Tag Archives: word tasting notes


January 26 is Australia Day.

If you’re fair dinkum, you knew that five minutes after you were born. If you’re anyone else, though, count it as fair warning. Continue reading


The other evening I saw a splendid production at Canadian Stage of one of the great plays of the French theatre: Tartuffe, by Molière. It was in an excellent modern English version and a staging that happily and effectively made the play as current to our eyes as it had been to the eyes of its original audience in 1664. Continue reading


I was just flipping through my paperback abridgement of Samuel Johnson’s dictionary, as one does on a leisurely Sunday evening, and I happened on this stub of a word: sprunt.

Well, now. What could it was? It starts with the spr that we see in spring and sprinkle and spruce and sprain and sprawl, and it ends with the unt that we see in hunt and shunt and bunt and punt and runt. The word as a whole looks like an irregular past participle of sprint – as in I sprint, I sprant, I have sprunt. There are several ways it could go. Or, of course, the meaning could be entirely unrelated to what it sounds like it means, although with two sound clusters that have vivid associations, that’s not so likely; even if it started out unrelated, the sense would tend to drift towards what people think it should mean. Continue reading


We use words to spin many a yarn. But a word, in turn, spins yarns around it: all the uses and places and users and senses it’s had, wound or twisted or balled up and ready to be ravelled for revelry or pulled piecemeal for prose. Even the way it’s balled up can be different from time to time, not always telling a true tale of where it came from, and the same word for the same meaning and function can have different shapes over time, some plain for function, some fancy for curiosity or to show ingenuity and splendour. A word is in this way a yarringle, and yarringle is such a word. Continue reading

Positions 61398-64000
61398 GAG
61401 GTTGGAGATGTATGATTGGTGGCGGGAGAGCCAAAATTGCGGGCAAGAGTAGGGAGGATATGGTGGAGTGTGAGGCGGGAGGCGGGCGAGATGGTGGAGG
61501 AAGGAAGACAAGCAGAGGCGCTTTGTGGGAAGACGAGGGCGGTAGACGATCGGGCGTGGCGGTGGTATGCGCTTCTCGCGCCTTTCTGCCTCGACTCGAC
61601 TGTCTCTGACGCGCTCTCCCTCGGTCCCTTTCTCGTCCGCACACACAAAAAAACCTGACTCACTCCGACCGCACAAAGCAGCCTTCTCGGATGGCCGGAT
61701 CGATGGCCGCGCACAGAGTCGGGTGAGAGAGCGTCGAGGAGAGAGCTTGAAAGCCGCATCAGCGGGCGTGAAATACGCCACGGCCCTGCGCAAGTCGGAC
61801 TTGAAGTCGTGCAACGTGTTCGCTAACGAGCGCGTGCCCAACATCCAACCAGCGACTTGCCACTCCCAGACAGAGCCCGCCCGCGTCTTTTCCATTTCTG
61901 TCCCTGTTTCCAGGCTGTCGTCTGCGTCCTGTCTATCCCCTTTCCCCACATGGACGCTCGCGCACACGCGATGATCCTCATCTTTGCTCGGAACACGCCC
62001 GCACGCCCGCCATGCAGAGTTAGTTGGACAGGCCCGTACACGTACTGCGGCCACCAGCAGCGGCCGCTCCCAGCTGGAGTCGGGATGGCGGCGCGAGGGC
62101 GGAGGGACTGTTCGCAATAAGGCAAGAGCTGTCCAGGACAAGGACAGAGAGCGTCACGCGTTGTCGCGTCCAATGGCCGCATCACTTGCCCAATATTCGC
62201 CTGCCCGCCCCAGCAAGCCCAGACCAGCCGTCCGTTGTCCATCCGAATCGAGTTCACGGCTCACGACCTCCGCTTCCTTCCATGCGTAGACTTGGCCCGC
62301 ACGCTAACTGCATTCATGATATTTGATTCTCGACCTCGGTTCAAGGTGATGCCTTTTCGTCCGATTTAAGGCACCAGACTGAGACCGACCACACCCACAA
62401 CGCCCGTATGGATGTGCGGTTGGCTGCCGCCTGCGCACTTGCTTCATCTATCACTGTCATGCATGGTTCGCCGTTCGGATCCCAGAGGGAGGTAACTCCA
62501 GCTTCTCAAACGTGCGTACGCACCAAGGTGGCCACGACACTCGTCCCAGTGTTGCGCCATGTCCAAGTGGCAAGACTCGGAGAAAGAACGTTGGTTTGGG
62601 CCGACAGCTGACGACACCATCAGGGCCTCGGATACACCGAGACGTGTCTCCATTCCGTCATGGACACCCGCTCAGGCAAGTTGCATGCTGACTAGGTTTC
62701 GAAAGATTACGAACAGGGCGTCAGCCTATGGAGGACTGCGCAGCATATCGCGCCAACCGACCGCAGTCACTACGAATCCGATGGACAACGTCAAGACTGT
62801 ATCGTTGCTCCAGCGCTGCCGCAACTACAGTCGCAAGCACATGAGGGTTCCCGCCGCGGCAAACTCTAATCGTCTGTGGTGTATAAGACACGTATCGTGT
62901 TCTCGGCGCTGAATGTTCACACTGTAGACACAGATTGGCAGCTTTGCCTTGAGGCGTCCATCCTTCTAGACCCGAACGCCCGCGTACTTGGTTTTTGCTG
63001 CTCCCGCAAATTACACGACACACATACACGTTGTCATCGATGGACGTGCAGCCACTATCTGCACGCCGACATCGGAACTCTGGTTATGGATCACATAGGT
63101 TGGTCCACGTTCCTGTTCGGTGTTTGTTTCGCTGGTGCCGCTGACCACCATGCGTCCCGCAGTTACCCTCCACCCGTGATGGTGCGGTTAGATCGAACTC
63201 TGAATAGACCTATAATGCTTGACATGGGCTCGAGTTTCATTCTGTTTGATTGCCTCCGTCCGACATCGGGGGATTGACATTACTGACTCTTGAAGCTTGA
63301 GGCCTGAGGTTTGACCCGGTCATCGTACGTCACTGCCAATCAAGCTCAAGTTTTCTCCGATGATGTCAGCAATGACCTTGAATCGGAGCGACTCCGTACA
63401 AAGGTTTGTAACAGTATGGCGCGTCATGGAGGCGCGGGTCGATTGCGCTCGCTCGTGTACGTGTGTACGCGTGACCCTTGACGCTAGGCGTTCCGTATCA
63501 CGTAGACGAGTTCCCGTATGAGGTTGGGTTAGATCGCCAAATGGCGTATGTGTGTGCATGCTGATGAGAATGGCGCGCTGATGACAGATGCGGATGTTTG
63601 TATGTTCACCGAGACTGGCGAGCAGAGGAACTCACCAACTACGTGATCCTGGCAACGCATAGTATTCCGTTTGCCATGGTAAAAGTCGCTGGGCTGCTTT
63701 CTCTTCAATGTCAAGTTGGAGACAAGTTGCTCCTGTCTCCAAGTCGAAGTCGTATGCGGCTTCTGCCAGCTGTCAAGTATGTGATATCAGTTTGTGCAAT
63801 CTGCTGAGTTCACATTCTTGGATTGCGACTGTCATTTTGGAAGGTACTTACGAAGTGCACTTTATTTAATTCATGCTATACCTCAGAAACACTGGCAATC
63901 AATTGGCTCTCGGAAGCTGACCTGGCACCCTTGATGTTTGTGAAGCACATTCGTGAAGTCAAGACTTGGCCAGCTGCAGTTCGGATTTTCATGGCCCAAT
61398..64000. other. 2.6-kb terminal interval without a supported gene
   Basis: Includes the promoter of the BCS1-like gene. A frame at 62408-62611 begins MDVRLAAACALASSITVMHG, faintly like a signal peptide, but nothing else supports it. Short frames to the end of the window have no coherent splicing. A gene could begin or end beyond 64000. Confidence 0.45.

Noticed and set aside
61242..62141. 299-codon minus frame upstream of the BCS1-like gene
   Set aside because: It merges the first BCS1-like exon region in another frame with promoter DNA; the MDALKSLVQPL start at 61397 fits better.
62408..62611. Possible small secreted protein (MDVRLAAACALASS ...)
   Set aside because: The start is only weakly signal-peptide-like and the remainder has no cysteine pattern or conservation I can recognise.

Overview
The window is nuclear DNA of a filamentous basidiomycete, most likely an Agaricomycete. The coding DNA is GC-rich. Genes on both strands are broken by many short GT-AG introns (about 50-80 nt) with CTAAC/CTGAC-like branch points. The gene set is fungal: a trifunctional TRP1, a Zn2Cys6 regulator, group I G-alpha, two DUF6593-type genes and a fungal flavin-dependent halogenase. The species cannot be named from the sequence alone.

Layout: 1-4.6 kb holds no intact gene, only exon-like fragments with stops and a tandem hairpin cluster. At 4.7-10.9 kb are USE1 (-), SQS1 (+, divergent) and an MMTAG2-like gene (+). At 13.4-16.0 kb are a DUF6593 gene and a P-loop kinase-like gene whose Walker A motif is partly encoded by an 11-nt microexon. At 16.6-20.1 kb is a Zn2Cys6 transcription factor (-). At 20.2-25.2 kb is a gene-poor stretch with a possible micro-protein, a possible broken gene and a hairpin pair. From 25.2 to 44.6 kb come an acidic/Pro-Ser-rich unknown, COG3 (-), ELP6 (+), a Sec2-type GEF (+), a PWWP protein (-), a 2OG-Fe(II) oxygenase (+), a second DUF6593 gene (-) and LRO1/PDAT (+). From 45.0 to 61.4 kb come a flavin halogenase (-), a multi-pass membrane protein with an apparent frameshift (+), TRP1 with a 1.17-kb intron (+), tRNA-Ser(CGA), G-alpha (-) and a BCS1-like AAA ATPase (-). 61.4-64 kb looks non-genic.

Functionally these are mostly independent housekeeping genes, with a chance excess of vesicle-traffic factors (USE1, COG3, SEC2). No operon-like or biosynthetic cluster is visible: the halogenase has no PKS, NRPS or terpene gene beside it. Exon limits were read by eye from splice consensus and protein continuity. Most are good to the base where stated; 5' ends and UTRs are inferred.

“My name is Legion, for I am many.”

I first read that when I was a child. I wondered how it could make sense. For one thing, in the little town I lived in, there was only one Legion. Continue reading

ballicatter, frore

As one does on a cold evening in early winter, I have slid my copy of the Dictionary of Newfoundland English, second edition, off the shelf, looking for some nice words from a worse climate to warm me up.

It has not disappointed. Look at this lovely sentence it adduces for a citation:

I wasn’t frost-burned. My mitts were frore onto my hands. My face was frore, my collars was frore an’ everything was ballicattered.

Continue reading

snizy and snod words

Snow is snowing in this snizy season, even when you are out visiting. Be the house and the company ever so snod, and the room ever so filled with snapperdols, you will sooner or later have to snabble your snacks and slip out into the snivy snizeler, and soon enough you will snuist and snite a snevit until at last you can sneak into your own snug, snaste the candle, snerdle with your snugglebunny, and snouse… and hopefully not snuzzle. Continue reading